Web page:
As consumers and producers alike debate the question “What is local?” one state is taking steps to help its citizens make that decision for themselves. The Maryland Department of Agriculture recently proposed rules to regulate the usage of the word “local” in food advertising. The regulations come as part of a law seeking to bring clarity to consumers as to what constitutes local, which was signed by Maryland’s Governor Martin O’Malley in 2010.
“With the increased interest in buying local and the current lack of agreement on defining local, we feel it is paramount that consumers have the information they need to make informed decisions about their food purchases,” says Buddy Hance, Maryland’s agriculture secretary. “If advertising a food product as ‘local,’ the proposed regulations will require businesses to disclose the origin of their product and consumers can make their own determination if a food advertised as ‘local’ meets their standard.”
A task force of farmers, retail representatives, consumer advocates and other interested stakeholders provided input for the proposal. The regulations will guide the use of the terms “local” or “locally grown” when used to advertise agricultural and seafood products. According to the MDA, the regulations aim to support Maryland’s farmers and provide transparency to consumers interested in purchasing local foods by informing Marylanders about their local-foods purchases.
Partakers in Maryland’s local-food movement agree that the proposal to help clarify the use of “local” or “locally grown” will benefit Maryland’s producers and farmers.
“There are countless examples of how this term is both misconstrued and falsely used. Not to mention, if guidelines are put into place, regional specialties can gain a better foothold in their respective markets,” says Andy Tzortzinis, president of Slow Food Baltimore, Maryland’s chapter of the international organization that promotes the preservation of local food traditions. “Look in the case of European wine appellations or regional cheese types—these are regulated products that benefit from that regulation and these products are recognized and revered both locally and abroad because of where they come from. The consumer is aware that the place has something to do with the character of the product.”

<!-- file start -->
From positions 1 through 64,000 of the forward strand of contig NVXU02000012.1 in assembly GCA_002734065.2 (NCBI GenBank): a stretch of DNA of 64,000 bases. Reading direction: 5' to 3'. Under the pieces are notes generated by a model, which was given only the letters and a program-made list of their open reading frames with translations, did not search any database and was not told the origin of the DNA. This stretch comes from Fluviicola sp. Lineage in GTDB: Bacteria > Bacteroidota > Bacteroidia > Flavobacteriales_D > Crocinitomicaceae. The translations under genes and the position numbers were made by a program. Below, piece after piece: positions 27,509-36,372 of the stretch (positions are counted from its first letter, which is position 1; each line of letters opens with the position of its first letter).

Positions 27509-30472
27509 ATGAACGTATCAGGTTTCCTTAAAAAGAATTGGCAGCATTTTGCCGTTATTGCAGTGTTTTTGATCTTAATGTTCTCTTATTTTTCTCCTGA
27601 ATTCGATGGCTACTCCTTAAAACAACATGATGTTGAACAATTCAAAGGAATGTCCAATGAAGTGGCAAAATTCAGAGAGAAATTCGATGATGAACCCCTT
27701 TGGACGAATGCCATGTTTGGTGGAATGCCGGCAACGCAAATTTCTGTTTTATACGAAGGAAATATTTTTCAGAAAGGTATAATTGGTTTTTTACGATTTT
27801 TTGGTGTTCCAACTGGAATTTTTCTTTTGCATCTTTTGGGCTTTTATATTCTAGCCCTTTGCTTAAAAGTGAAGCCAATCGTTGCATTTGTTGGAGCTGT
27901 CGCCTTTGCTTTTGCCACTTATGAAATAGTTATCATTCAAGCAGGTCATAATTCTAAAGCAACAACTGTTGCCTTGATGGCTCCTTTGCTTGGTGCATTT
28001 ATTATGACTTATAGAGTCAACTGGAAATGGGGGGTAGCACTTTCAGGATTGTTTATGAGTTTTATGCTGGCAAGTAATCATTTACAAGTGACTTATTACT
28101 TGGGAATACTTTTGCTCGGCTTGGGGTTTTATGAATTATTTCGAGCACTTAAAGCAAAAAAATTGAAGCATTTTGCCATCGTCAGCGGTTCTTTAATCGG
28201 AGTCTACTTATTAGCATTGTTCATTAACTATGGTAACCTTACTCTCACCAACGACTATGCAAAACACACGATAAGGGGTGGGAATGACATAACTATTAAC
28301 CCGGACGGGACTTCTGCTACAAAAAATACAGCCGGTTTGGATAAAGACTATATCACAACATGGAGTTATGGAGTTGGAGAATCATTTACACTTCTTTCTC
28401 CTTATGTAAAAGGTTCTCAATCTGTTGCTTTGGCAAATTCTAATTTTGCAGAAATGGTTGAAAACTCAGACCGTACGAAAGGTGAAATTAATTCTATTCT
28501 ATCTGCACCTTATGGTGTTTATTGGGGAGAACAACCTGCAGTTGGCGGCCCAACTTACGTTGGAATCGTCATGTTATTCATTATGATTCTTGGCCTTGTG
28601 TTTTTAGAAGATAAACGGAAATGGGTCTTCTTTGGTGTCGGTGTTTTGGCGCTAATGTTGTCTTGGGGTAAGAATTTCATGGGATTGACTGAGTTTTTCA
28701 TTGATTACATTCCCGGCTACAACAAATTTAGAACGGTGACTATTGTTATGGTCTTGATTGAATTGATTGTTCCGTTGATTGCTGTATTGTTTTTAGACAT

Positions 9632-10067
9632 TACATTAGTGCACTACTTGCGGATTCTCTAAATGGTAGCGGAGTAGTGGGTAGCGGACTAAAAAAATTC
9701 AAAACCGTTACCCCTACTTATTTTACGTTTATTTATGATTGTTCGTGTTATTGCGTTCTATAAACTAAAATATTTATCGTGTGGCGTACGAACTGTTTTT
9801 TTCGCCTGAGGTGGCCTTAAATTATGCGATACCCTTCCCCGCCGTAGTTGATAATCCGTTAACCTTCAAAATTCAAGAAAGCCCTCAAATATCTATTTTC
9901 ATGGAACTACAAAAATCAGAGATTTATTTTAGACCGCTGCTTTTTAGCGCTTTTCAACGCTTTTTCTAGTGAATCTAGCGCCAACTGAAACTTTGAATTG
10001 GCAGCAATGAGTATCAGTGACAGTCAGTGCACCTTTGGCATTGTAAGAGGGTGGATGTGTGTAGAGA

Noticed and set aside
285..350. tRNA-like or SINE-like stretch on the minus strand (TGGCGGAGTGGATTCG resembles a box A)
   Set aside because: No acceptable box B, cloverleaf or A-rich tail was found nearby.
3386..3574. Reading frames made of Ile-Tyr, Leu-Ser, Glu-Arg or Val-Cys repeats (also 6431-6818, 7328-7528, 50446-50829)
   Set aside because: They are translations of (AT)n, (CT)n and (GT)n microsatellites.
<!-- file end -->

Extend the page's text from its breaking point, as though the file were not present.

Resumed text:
In recent years, interest in locally produced foods has surged in Maryland, leading to the rapid growth of farmers’ markets and the appearance of Maryland products in restaurants and grocery stores. The 2010 Policy Choices Survey by the University of Baltimore Schaefer Center for Public Policy found that 78 percent of Marylanders are more likely to buy produce that is identified as having been grown by a Maryland farmer.
However, how Maryland regulates the use of the terms “local” and “locally grown” could get tricky, says Tzortzinis. Small-scale producers on a budget may perceive extra costs and labor tacked onto such regulations, and there could be a push-back from larger grocery chains who are already misusing the terms.
“If someone in the Maryland state government were to ask, I would actually suggest that if there were ever to be some sort of farming or local producer subsidy, it should subsidize packaging,” he says. “In doing so, labeling could be clear and consistent, better sanitation practices could be enforced, and it would improve the state’s monitoring of locally produced products, their sale and the guidelines they have created.”
Marylanders interested in commenting on the proposed ruling can read the full proposal in the Dec. 17, 2010 edition of the Maryland Register, a publication provided by the State of Maryland. Comments may be sent by mail to Mark Powell, Chief of Marketing, Maryland Department of Agriculture, 50 Harry S. Truman Parkway, Annapolis, MD 21401; by email to PowellMS@mda.state.md.us; or by fax to 410-841-5957. Comments will be accepted through Jan. 18, 2011. A public hearing on the proposal has not been